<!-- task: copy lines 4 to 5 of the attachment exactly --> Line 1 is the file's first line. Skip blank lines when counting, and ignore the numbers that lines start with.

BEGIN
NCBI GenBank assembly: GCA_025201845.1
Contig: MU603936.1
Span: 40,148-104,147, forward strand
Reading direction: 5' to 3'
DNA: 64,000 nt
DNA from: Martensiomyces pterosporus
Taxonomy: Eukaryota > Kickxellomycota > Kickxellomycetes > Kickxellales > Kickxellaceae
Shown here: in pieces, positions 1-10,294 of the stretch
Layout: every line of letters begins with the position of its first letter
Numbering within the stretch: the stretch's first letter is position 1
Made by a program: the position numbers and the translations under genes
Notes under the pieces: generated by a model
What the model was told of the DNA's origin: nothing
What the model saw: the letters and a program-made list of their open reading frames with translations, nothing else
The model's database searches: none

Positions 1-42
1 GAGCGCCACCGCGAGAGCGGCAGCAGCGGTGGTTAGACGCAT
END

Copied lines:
Reading direction: 5' to 3'
DNA: 64,000 nt